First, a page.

Take the 2-minute tour ×
WordPress Development Stack Exchange is a question and answer site for WordPress developers and administrators. It's 100% free, no registration required.

I was able to temporarily disable an automatic task of wordpress during a specific file type upload which is nice. For instance, I changed the usual upload path for the pdf uploads by doing this:

//change the normal path
update_option('upload_path','wp-content/uploads/attachments/'.$id);
//upload the file
$upload = wp_upload_bits($pdffile,null,file_get_contents($pdffile_temp));
//get the standard path back
update_option('upload_path','');

Now I would like to do the same with the "wp unique filename" function that is automatically called by wordpress. The same way I changed temporarily the path for this specific upload routine, I would like not to rename the file if another one has the same name inside the target folder (I would rather overwrite the old file with the new one instead).

How could I do that?

Thank you.

share|improve this question
add comment

1 Answer

Welcome to the lions den

So you're willing to get down into the blazing furnace or the lions den and change the upload path. This is so not a good idea without investigating what is happening behind the scenes. I can't give you a full write up, as there's so much involved, like filters, options calls, constants, etc. but I can give you one recommendation: Don't. Do. This. Things like that tend to work for a while. And then suddenly break, as you hit one of the edge cases. And you'll be left wondering what happened. Callbacks, options, etc. will hide the problem from you and you will spend ages to trace this bug down.

EDIT

Don't hand/hard code such stuff.

// Get original value
$temp = get_option( 'upload_path' );
// Assign custom value
update_option( 'upload_path', "wp-content/uploads/attachments/{$id}" );

// do custom stuff

// Move old value back in
update_option( 'upload_path', $temp );

The wp_unique_filename( $dir, $filename, $unique_filename_callback = null ) function takes three arguments. The third is a custom callback and optional. It takes three arguments: $dir, $name, $ext. Just use this one if you need to do this custom.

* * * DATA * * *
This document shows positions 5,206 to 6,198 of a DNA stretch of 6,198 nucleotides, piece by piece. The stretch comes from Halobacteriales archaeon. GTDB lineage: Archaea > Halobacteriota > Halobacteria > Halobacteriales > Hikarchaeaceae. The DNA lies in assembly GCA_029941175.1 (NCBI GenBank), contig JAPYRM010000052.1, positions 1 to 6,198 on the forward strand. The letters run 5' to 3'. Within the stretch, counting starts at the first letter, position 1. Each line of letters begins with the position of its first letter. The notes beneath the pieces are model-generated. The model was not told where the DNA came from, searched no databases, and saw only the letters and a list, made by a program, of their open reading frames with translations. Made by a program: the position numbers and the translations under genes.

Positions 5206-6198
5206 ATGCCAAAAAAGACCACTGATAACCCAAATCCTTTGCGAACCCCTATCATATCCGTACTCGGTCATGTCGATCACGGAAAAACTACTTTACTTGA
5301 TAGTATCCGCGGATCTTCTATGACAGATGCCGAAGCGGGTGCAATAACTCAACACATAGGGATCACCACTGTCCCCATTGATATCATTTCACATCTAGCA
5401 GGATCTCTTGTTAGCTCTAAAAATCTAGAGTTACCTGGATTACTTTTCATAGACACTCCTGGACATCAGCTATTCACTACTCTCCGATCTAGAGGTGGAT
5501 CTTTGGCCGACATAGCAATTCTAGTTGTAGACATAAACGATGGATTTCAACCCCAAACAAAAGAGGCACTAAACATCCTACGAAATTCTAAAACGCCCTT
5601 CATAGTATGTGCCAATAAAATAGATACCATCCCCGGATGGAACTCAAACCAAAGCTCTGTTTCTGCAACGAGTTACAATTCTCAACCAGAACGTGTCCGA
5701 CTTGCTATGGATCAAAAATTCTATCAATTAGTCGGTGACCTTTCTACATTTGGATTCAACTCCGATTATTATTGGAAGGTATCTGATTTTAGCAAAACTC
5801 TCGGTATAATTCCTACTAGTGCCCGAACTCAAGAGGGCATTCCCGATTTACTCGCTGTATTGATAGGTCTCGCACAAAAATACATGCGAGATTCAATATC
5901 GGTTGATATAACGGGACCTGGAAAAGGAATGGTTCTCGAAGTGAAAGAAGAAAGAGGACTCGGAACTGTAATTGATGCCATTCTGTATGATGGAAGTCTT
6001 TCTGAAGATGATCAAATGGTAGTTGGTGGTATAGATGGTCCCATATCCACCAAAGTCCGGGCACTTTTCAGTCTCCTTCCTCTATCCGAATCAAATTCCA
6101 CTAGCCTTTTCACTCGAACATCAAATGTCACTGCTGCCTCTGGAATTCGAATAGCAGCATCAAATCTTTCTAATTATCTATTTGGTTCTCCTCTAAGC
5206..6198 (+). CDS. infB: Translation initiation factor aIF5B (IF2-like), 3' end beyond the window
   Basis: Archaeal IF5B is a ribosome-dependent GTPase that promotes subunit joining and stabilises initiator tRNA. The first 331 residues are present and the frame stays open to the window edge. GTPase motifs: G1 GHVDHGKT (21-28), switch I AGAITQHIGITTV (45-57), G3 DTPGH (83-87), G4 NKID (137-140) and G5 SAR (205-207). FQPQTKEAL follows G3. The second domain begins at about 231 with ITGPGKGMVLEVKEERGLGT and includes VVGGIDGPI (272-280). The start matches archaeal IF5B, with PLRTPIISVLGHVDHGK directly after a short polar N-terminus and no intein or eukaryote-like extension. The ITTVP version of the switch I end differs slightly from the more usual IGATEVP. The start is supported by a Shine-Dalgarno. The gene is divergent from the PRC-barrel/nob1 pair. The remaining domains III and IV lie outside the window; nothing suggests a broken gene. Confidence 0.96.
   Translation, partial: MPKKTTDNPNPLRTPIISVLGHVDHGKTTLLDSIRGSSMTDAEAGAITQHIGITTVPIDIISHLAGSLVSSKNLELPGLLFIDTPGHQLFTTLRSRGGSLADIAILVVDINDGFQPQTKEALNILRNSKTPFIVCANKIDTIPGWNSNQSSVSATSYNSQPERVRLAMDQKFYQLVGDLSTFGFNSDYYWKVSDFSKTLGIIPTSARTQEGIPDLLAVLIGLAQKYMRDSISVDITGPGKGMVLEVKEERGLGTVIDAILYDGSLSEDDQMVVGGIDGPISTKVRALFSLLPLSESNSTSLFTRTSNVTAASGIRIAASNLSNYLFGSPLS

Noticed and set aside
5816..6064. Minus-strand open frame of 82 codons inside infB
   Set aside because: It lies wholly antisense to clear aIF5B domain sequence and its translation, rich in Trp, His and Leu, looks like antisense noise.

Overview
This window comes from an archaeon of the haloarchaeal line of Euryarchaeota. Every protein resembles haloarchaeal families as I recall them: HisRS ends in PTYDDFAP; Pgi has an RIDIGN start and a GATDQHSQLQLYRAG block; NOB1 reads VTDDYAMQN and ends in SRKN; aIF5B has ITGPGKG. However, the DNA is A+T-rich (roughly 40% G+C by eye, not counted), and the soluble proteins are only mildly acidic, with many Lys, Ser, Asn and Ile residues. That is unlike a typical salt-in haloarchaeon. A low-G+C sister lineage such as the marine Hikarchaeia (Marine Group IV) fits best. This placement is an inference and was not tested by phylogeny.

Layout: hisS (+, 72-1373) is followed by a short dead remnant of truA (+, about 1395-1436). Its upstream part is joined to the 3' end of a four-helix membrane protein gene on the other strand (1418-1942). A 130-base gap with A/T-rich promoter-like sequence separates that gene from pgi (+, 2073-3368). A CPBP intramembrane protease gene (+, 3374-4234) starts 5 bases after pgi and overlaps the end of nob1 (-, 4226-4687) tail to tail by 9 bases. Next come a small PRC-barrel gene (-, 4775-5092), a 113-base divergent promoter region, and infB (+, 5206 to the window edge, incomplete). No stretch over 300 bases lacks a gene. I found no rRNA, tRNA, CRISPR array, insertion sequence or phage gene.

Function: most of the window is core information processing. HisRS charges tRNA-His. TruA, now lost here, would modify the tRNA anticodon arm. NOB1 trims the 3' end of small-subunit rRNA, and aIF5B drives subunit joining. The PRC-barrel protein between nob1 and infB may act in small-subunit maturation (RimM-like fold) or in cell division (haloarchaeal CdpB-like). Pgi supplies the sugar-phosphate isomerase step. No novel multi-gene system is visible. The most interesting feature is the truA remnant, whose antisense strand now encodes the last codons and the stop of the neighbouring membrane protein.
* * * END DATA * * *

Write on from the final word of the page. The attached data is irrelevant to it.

• $dir - The first argument from the wp_unique_filename() fn
  • $ext - retrieved via pathinfo() (PHP default fn) - the file extension. In your case if ( 'pdf' === strtolower( $ext ) ).
  • $name - The filename without extension

The custom callback can also be completely disabled (I don't know what then happens - maybe the sky falls on your head?). You can do this by simply using the core functions of __return_false, __return_null (or maybe even __return_zero?).

share|improve this answer
    
I created a plugin which is completely independant from the rest of wordpress. There is no intrication and when I change something, as you can see above, i directly put it back to its previous state as soon as the task is completed. Regarding the path: my upload system is related to a custom upload folder and the plugin hooks to a brand new custom table of the database. Not to mention that I make the querys (in and out) from custom php functions. There is no mess with the system here and I would like wordpress not to mess with duplicating filenames that are not supposed to be managed by it. –  Baylock Nov 3 '12 at 16:57
1  
Besides, the blog is meant to live 24 hours only, it's not something which could cause some side effects in the long term. The needs and use cases are very limited and very well known but also very specific. This file upload system is a personal creation as no wordpress plugin known so far can do the job as demanded. The plugin is almost done and works well. All I need now to finish this plugin is to know how to overwrite old files instead of renaming the new ones. Any technical help would be appreciated. –  Baylock Nov 3 '12 at 17:10
    
@Baylock Fully understand if you know what you're doing. See update. –  kaiser Nov 3 '12 at 17:39
    
Thank you but, if I'm right, you're showing me how to use it. What I would like is to bypass it as it's triggered by default and I don't want to. Did I miss something? Probably. –  Baylock Nov 3 '12 at 23:36
1  
Bypass it with a custom callback. That can even be __return_false or __return_null. I don't know what the default callback is returning. You'll have to try that one out yourself. –  kaiser Nov 4 '12 at 14:14
add comment

Your Answer

 
discard

By posting your answer, you agree to the privacy policy and terms of service.

Not the answer you're looking for? Browse other questions tagged or ask your own question.